South Beach: Sumptuous Solar Vortex, spooning wine, cheating hours, Apron’s 11, Nerd Nation

South Beach: Sumptuous Solar Vortex

If you’ve had your fill of polar vortexes and tarry slush, point your GPS in the direction of Miami’s South Beach for the Food Network South Beach Food & Wine Festival, starting tomorrow.  This year’s line-up once again has more color than a Creuset catalog, its glistening gumbo featuring Rachael Ray, José Andrés, Josh Wesson, Masaharu Morimoto, Martha Stewart, Andrew Zimmern, Anthony Bourdain, among many others.

south beach

Decadence is on the menu at my two South Beach seminars.  The first, “Fried & True: A Fried Chicken Seminar,” I’m presenting with legendary festival founder and director Lee Brian Schrager and acclaimed food writer Adeena Sussman.  Its mouthwatering menu is based on recipes from Lee and Adeena’s new book, Fried and True: More than 50 Recipes for America’s Best Fried Chicken and Sides.

My other appearance is “Sparkling Sweets: An Ice Cream and Champagne Pairing Seminar” with ice cream maven and author Jeni Britton of Jeni’s Splendid Ice Creams.  If the title doesn’t make you woozy with want, take a gander at Jeni’s tour de force menu for the South Beach fest:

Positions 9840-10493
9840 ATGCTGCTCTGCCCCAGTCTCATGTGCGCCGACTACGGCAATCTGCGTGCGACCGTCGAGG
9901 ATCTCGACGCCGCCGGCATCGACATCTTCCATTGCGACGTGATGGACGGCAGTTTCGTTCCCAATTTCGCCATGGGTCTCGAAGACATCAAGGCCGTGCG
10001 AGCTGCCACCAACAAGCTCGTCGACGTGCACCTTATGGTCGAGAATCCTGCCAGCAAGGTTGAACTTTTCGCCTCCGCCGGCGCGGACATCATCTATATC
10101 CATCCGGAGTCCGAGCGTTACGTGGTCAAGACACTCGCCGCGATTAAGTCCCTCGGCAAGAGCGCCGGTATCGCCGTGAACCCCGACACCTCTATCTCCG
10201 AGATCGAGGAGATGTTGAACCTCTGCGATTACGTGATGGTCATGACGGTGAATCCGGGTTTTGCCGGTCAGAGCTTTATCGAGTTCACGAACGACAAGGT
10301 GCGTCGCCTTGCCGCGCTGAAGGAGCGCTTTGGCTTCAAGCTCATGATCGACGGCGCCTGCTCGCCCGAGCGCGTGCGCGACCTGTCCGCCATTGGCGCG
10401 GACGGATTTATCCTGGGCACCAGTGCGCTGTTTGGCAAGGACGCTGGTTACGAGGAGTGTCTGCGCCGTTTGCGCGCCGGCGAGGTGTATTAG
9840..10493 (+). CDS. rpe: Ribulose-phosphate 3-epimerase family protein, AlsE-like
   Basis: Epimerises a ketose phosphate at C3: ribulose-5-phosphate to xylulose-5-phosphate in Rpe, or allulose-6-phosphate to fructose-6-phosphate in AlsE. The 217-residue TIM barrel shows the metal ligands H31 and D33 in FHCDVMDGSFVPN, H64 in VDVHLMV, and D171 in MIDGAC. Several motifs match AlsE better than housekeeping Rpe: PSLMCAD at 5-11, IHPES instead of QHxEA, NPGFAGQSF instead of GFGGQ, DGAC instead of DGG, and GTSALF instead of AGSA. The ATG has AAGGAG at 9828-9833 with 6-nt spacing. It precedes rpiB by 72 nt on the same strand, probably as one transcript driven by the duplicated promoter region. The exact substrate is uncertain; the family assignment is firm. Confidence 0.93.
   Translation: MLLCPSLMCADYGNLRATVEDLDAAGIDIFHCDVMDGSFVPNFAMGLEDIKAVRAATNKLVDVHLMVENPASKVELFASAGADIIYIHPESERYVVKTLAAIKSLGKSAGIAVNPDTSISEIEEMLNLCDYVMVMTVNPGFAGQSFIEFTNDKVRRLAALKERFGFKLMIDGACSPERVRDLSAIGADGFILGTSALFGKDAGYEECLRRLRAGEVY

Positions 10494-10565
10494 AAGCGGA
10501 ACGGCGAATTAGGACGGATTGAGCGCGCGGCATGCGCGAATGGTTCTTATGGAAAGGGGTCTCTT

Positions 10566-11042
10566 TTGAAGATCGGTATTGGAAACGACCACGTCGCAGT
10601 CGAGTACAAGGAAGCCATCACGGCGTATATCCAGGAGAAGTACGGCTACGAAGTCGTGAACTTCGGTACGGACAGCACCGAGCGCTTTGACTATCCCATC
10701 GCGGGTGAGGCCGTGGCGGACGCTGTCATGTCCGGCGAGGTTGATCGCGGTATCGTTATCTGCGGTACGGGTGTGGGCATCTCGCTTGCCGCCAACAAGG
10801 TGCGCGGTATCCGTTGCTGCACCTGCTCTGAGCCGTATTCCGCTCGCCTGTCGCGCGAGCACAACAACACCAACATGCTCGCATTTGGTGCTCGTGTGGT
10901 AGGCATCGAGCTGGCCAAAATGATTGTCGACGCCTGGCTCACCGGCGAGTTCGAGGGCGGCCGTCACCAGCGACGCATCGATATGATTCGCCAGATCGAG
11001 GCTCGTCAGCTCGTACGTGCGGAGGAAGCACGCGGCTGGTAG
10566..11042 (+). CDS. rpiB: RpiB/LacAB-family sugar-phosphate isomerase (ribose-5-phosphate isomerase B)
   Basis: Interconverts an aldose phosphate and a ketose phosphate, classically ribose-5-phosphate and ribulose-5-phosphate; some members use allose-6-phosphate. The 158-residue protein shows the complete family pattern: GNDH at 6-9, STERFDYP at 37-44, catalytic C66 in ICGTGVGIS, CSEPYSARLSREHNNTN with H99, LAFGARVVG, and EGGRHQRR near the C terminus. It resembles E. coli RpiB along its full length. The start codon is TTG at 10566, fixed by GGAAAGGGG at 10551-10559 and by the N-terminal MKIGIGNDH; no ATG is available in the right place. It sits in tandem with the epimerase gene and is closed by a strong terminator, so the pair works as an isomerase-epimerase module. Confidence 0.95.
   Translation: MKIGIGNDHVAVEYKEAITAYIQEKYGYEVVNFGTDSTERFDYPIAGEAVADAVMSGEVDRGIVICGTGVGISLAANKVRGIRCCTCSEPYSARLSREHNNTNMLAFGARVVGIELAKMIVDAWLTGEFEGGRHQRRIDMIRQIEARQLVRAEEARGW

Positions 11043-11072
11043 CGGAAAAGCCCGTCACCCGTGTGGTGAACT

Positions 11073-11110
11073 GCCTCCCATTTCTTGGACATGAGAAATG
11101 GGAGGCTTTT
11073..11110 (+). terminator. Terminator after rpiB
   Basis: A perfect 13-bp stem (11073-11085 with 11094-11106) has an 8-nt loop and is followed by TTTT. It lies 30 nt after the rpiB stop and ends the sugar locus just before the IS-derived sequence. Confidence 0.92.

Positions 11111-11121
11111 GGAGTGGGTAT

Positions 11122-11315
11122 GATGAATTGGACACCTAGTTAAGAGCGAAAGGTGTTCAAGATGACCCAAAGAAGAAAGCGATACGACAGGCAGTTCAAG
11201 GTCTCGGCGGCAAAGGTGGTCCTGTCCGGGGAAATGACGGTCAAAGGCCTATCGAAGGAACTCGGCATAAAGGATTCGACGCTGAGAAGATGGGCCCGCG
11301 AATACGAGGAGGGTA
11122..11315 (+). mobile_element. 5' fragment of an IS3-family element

Passion Fruit Sorbet/Lychee Sorbet
Apricot Sorbet/Chamomile Ice Cream
Whole Milk Yogurt/ Estate Vanilla Bean/Cloverton with Buttery Graham Gravel
Salty Caramel/Salty Goat’s Milk Chocolate/Hazelnut
Bitter Askinosie/ Chocolate and Dark Chocolate

Austin: No Longer a Crosswalk Criminal

With last year’s arrest warrant for jaywalking finally dismissed, I am now free to return to this year’s Austin FOOD & WINE Festival with unfettered mind, palate, and ankle.  Despite the warrant’s warning that “over 240 law enforcement agencies across Texas” were searching for me, the festival rocked harder than Belushi on “Jailhouse Rock”.

Kind reviews were issued by Bacchus and Beery, the Austin Eavesdropper, and Wes Marshall of the Austin Chronicle.

This year’s Austin festival promises to be equally engaging.  Learn more here.

The infamous warrant as well as commemorative t-shirts raffled off to attendees.

In Austin I’ll sign (almost) any body part.

Aspen: Gaucho Marks

Well before Carlos Danger lived down to our rock-bottom expectations of the modern politician, there was a similar sounding but better intentioned Latin-flavored figure: Gaucho Marks.  This was my persona at last year’s Aspen FOOD & WINE Classic, my eighth-straight year presenting at this snow-tipped Strativarious of culinary experience.   True to my new identity, I taught “Argentina’s Top Malbecs,” as well as “Superstar Wine Values”   The wines, listed below, were all carefully selected by my Aspen panel: